Completed ballot → Fully filled-out Envelope B → Return envelope → Secure drop-off box or mailbox
- Can I only drop my own ballot in the box? Do other members of my family have to drop theirs off personally as well?
You can drop off your own ballot and a few others from your family members, if you need to. Just remember that you’re going to look pretty shady if you walk up to the drop-off box with a huge armful of ballot envelopes and start stuffing them in. Appearances matter!
- Ballot Scout says my ballot’s arrived at the election office, but it’s not showing up as received on the Citizen Portal. What’s going on?
Just be patient! Under normal circumstances, it takes election officials two business days from the time they receive a ballot until it shows up as received on the Citizen Portal. It may take a little longer now that mail-in voting is easier and more popular. Give it time, check once a day, and we suspect your patience will be rewarded.
- What if I get my mail-in ballot just before the election, and I don’t have time to send it back?
If you request a ballot now, you should get it in plenty of time. But in the highly unlikely event that your ballot reaches you with mere days to spare, you can still vote! Try one of these two approaches. The first one works best, but either will work:
- Open your mail-in ballot, complete it, and make sure it’s correctly signed and sealed as if you were planning to mail it back. Take your sealed, completed mail-in ballot with you to your polling place. Ask a poll worker to point you toward the secure drop-off location for mail-in ballots, and drop it off there.
- Don’t open your mail-in ballot. Take the unopened ballot with you to your polling place — or to your local election office during early voting — and hand it over to the election officials. They’ll void it, you’ll get a regular ballot, and you can vote as usual. On Election Day, please use this method only if you must, since it’ll demand extra time and attention from poll workers during what’s likely to be a very busy day.
- What if I’ve requested a mail-in ballot, but I want to vote in person instead?
You can still vote in person! First, do not open your mail ballot once you get it. Grab a relevant form of ID. Go to the Albemarle County Registrar’s Office for early voting from Sept. 23 through Nov. 5, or just go to your regular polling place on Election Day. Bring your unopened ballot with you and hand it over to the election officials. They’ll void it and give you a regular ballot to use with the voting machines. If you don’t have an unopened absentee ballot to hand over, you’ll have to cast a provisional ballot, not a regular ballot. It might take a few extra days to get counted, but it will get counted.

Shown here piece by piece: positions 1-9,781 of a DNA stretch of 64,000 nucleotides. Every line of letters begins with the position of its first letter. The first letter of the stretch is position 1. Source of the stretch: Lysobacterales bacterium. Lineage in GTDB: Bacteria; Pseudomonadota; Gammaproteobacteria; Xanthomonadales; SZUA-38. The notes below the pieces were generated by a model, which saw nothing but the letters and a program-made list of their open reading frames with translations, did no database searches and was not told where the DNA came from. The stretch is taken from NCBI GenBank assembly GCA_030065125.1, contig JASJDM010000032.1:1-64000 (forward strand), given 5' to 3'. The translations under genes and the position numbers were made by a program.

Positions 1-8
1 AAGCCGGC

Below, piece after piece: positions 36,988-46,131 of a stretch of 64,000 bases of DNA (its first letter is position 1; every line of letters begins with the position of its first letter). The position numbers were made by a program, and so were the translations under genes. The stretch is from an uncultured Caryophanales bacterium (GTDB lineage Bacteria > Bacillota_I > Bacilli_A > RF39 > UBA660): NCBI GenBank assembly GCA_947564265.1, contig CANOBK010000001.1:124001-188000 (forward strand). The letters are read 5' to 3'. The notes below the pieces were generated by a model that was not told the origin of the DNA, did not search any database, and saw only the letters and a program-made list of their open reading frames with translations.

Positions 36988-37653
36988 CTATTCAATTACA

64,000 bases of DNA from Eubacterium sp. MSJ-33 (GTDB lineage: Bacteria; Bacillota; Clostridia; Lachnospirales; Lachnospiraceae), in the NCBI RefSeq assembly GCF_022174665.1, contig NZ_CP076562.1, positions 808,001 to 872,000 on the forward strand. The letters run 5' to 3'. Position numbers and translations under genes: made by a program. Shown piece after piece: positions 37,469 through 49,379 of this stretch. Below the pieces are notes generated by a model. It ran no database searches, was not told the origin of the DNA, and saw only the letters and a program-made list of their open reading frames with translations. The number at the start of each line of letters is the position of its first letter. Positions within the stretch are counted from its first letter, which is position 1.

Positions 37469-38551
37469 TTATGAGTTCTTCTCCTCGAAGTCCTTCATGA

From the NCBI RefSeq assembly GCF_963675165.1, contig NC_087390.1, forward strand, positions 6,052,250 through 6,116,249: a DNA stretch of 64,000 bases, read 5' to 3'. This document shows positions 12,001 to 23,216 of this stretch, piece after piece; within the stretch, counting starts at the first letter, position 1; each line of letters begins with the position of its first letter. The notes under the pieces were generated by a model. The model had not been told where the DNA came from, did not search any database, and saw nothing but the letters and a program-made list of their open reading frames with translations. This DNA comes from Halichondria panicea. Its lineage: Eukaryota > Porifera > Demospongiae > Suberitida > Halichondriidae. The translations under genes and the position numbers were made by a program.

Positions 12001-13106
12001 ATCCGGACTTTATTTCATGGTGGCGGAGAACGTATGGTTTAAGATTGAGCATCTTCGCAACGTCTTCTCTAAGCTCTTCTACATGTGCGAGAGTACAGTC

- What if I mail in my ballot, but Election Day rolls around, and my mail-in ballot still hasn’t gotten to the registrar?
You, my friend, can still vote. Grab a relevant form of ID. Head to your local polling place. Explain the situation and ask for a provisional ballot. If your mail-in ballot arrives in time, it gets counted, and your provisional ballot gets tossed. If your mail-in ballot is late, your provisional ballot counts. You still only get one vote, but either way, your vote counts.
Still Have Questions?
If you need reminders on the go, download and print out a Voter Pocket Guide from the Virginia Department of Elections.
- What’s the difference between mail-in ballots, in-person early voting, or voting on election day? Do some votes get counted differently than others?
The only difference between them is how they arrive at your local election office. A ballot is a ballot is a ballot. They’re all votes. They all count. Every ballot that has reached your local registrar’s office by the close of polls on Election Day — whether it arrives by mail, gets dropped off in a secure drop-off box at your local registrar’s office, is cast in person during early voting, or gets cast at polling places on Election Day — gets counted that same day.
- So why do I hear about some votes getting counted later? How can I make sure my vote gets counted on Election Day?
Under Virginia law, two types of ballots will get counted in the days following the election:
- Late-arriving or incomplete mail-in ballots. Some mailed ballots that get cast on Election Day won’t arrive at the registrar until a few days later. (See “What’s the deadline for mailing in a ballot?” above.) That’s good, actually! It means more votes get a chance to count! But Virginia obviously can’t count ballots it doesn’t have, so it’ll count those late-arriving ballots as they trickle in, up to the final deadline for them to arrive. Want to make sure your ballot’s counted sooner? Just mail it in or drop it off early enough to ensure that it gets to the registrar’s office by the close of polls on Election Day. Incomplete ballots received before Nov. 5 won’t be counted on election night, but as long as you get your fixes back by Nov. 11, the Friday after the election, they’ll still be counted in the end.
Provisional ballots. If voters cast a provisional ballot at the polls — say, if they got a mail-in ballot but lost it, or it didn’t arrive — they’ll have to wait a few days until that final deadline, just to make sure no other valid ballot from the same voter has also arrived. That’s also good! We don’t want anyone voting twice, intentionally or otherwise. Want to make sure your ballot’s counted sooner? Try to avoid casting a provisional ballot unless you’re sure it’s the only way you can successfully vote.